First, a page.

Chia is an edible seed that comes from the desert plant Salvia hispanica, grown in Mexico dating back to Mayan and Aztec cultures. “Chia” means strength, and folklore has it that these cultures used the tiny black and white seeds as an energy booster. That makes sense, as chia seeds are a concentrated food containing healthy omega-3 fatty acids, carbohydrates, protein, fiber, antioxidants, and calcium.
- Chia seeds are an unprocessed, whole-grain food that can be absorbed by the body as seeds (unlike flaxseeds). One ounce (about 2 tablespoons) contains 139 calories, 4 grams of protein, 9 grams fat, 12 grams carbohydrates and 11 grams of fiber, plus vitamins and minerals.
How to eat Chia Seeds:
- Chia seeds can be eaten raw or prepared in a number of dishes. Sprinkle ground or whole chia seeds on cereal, rice, yogurt or vegetables. Chia seeds are very absorbent and develop a gelatinous texture when soaked in water making it easy to mix them into cooked cereal or other dishes.
- The seeds are not the only important part of the chia plant; the sprouts are also edible. Try adding them to salads, sandwiches and other dishes.
- The mild, nutty flavor of chia seeds makes them easy to add to foods and beverages. They are most often sprinkled on cereal, sauces, vegetables, rice dishes, or yogurt or mixed into drinks and baked goods. They can also be mixed with water and made into a gel.
- Omega-3 fatty acids: Chia seeds are rich in polyunsaturated fats, especially omega-3 fatty acids. Chia seeds’ lipid profile is composed of 60 percent omega-3s, making them one of the richest plant-based sources of these fatty acids — specifically, of alpha-linolenic acid, or ALA. The omega-3s in chia seeds can help reduce inflammation, enhance cognitive performance and reduce high cholesterol.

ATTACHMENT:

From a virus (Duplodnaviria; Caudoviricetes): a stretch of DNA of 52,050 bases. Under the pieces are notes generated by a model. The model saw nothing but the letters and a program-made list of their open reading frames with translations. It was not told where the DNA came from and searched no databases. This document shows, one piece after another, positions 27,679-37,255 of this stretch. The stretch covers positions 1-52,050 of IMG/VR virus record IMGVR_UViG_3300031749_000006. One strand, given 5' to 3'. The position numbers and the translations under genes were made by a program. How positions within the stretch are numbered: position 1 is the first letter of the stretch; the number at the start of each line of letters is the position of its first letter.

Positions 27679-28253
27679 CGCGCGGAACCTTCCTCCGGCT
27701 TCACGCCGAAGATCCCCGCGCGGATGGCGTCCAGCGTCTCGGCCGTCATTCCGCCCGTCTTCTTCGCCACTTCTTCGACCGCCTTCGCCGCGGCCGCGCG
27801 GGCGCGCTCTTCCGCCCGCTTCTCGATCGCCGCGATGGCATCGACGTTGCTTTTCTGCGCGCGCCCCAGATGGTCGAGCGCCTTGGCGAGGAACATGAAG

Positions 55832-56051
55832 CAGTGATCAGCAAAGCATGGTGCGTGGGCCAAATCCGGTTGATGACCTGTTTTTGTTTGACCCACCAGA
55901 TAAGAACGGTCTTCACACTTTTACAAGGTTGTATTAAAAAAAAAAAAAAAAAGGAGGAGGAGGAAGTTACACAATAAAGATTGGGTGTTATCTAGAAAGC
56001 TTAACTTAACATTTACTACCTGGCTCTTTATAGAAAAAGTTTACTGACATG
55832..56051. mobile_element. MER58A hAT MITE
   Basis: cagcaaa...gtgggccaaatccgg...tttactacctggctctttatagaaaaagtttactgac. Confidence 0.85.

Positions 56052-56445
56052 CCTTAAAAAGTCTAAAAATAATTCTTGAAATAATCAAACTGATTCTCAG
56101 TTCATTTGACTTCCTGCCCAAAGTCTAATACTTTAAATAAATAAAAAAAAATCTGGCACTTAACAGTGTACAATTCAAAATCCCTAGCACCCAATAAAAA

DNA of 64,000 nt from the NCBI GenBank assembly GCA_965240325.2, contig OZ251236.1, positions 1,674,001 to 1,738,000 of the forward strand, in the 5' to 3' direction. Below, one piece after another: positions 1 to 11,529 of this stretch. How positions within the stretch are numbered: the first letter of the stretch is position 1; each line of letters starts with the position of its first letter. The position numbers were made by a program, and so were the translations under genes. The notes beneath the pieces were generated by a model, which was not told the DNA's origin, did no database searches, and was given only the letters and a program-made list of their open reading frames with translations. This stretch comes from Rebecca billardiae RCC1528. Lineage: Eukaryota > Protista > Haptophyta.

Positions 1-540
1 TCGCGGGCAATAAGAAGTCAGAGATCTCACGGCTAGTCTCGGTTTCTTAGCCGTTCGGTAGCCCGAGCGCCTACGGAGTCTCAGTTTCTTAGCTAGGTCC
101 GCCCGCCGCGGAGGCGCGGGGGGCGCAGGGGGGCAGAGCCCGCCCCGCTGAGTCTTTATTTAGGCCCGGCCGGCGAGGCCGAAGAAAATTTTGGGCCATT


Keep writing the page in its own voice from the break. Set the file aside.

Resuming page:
- Fiber: Chia seeds are an excellent source of fiber, with a whopping 10 grams in only 2 tablespoons. That is one-third of the daily recommended intake of fiber per day. Fiber is associated with reducing inflammation, lowering cholesterol and regulating bowel function.
- Antioxidants: Chia seeds are rich in antioxidants that help protect the body from free radicals, aging and cancer. The high antioxidant profile also helps them have a long shelf life, they can last almost two years without refrigeration.
- Minerals: Two tablespoons of chia seeds contain 18 percent of the DRI for calcium, 35 percent for phosphorus, 24 percent for magnesium and about 50 percent for manganese. These nutrients help you prevent hypertension and maintain a healthy weight, and are important for energy metabolism and a part of DNA synthesis.
- Satiety: Satiety is the feeling of being full and satisfied, which helps lower food cravings between meals. The combination of protein, fiber and the gelling action of chia seeds when mixed with liquids all contribute to their satiating effects.
- Gluten-Free: Chia seeds contain no gluten or grains. Therefore, all of the nutritional benefits of chia seeds can be obtained on a gluten-free diet.
- Egg Replacer: The outer layer of chia seeds swells when mixed with liquids to form a gel. This can used in place of eggs to lower cholesterol and increase the nutrient content of foods and baked goods. To make the egg replacement, mix 1 tablespoon of chia seeds with 3 tablespoons of water and let sit for 15 minutes.
- Can be Digested Whole: Unlike flaxseeds, which are also high in omega-3 fatty acids, fiber and minerals, chia seeds do not need to be ground in order to obtain their nutrient or egg-replacement benefits.
- Dyslipidemia: A study published in the “British Journal of Nutrition” showed that chia seeds as a dietary fat source can lower triglycerides and cholesterol levels while increasing HDL or “good” cholesterol. The study also found that when substituting chia seeds for other fat sources, such as corn oil, the ALA was able to prevent high triglyceride levels and reduce central obesity.
- Blood Sugar Regulation: Chia seeds can play an important role in regulating insulin levels. They can reduce insulin resistance and decrease abnormally high levels of insulin in the blood.
- Source: Gunnars, Kris, “11 Proven Health Benefits of Chia Seeds (No. 3 is Best)”, web article-Authority Nutrition, www.authoritynutrition.com/11-proven-health-benefits-of-chia-seeds/